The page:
reversed $40.8 million in punitive damages awarded to a smoker's family in a lawsuit against RJ Reynolds. A jury award had awarded $10.8 million in compensatory damages and $80 million in punitive damages, but the trial court reduced those amounts under state law to $5.5 million and $40.8 million, to reflect the jury's finding that the smoker was 51% responsible for his own death. Ordinarily punitive damages awards are not reduced to reflect a finding of comparative fault, but the plaintiffs in this case consented to the trial court's reduction of the punitive damages on that basis. (See footnote 2 on page 2.)
The appellate court affirmed the compensatory award, but concluded that the punitive damages award was excessive. When calculating the ratio between punitive damages and compensatory damages, the court compared the reduced amount of the punitive damages award ($40.8 million) to the unreduced compensatory damages ($10.8 million), resulting in a ratio of 3.7 to one. If the court had used the reduced amount of compensatory damages (as it did in this opinion), the ratio would have been 7.58 to one. Even though this method of calculation favored the plaintiff by generating a lower ratio, the court still concluded that the punitive damages award was unconstitutionally excessive in light of the "substantial" compensatory damages award. Unlike the California Court of Appeal in Bullock, the court did not compare the compensatory damages award to the defendant's wealth in order to determine whether the award was substantial. The court simply concluded that the award was "substantial by any measure."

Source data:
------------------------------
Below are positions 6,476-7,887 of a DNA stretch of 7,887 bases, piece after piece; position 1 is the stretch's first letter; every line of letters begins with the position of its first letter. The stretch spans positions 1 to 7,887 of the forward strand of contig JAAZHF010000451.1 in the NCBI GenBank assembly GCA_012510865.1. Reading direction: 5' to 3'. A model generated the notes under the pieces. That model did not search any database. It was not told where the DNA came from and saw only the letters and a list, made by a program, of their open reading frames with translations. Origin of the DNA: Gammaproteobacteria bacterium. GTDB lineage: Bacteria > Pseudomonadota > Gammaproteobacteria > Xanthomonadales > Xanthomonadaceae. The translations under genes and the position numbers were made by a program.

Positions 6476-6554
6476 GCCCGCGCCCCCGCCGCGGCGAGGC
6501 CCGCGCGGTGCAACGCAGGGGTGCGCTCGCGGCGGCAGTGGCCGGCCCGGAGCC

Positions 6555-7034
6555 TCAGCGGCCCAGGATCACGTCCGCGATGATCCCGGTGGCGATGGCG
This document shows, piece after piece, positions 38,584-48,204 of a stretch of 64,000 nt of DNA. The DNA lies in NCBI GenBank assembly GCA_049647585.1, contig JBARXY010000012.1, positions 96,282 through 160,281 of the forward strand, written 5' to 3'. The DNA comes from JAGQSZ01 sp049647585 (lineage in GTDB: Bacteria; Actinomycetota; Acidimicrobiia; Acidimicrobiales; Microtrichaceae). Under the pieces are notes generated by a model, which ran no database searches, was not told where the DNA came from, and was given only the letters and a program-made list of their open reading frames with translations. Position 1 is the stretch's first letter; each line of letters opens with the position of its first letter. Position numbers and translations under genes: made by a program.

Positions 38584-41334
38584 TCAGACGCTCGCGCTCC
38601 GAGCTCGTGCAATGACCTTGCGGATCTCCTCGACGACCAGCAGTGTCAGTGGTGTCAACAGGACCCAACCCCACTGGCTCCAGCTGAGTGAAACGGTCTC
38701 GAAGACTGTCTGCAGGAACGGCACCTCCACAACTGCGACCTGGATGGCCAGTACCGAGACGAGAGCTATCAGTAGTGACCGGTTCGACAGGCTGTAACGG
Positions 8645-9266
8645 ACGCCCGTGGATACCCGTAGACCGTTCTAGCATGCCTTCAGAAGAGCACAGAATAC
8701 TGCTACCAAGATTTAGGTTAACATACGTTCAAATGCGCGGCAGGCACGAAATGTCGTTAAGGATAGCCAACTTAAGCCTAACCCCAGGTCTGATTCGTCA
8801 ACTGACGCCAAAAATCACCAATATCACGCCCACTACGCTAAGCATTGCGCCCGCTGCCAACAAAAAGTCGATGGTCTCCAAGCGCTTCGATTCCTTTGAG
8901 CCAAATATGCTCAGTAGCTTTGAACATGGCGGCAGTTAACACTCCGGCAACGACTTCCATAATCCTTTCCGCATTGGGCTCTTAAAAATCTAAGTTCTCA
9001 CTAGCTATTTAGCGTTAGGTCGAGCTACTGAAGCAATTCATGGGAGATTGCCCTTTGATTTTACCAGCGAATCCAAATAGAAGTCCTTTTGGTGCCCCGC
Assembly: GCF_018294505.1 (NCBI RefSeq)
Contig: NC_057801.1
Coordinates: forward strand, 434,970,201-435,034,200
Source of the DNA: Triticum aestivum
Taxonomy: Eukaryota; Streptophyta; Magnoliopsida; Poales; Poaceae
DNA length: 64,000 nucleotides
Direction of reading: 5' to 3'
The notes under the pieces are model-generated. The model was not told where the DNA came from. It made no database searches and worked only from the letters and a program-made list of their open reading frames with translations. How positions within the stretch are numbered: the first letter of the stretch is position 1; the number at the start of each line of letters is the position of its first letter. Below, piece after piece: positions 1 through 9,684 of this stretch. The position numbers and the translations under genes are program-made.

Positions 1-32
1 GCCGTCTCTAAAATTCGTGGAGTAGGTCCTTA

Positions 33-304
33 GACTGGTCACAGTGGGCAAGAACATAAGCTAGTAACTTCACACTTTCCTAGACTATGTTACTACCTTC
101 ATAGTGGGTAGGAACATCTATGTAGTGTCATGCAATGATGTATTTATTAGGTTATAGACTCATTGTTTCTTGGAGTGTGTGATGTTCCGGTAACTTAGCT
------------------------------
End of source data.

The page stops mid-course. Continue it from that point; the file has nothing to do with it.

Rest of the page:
Strangely, after concluding that the award was excessive, the court remanded the case to the trial court to give the plaintiff the option of choosing a new trial on punitive damages or accepting a reduced amount of punitive damages. As many other courts have explained (including the California Supreme Court), that sort of disposition doesn't really make sense when a court determines that a punitive damages award is constitutionally excessive. Once a court determines the maximum award permissible, there is no reason to allow the plaintiff to reject that amount and choose a new trial, because the plaintiff would never be permitted to obtain anything more than the constitutional maximum.
When the family is the last to know
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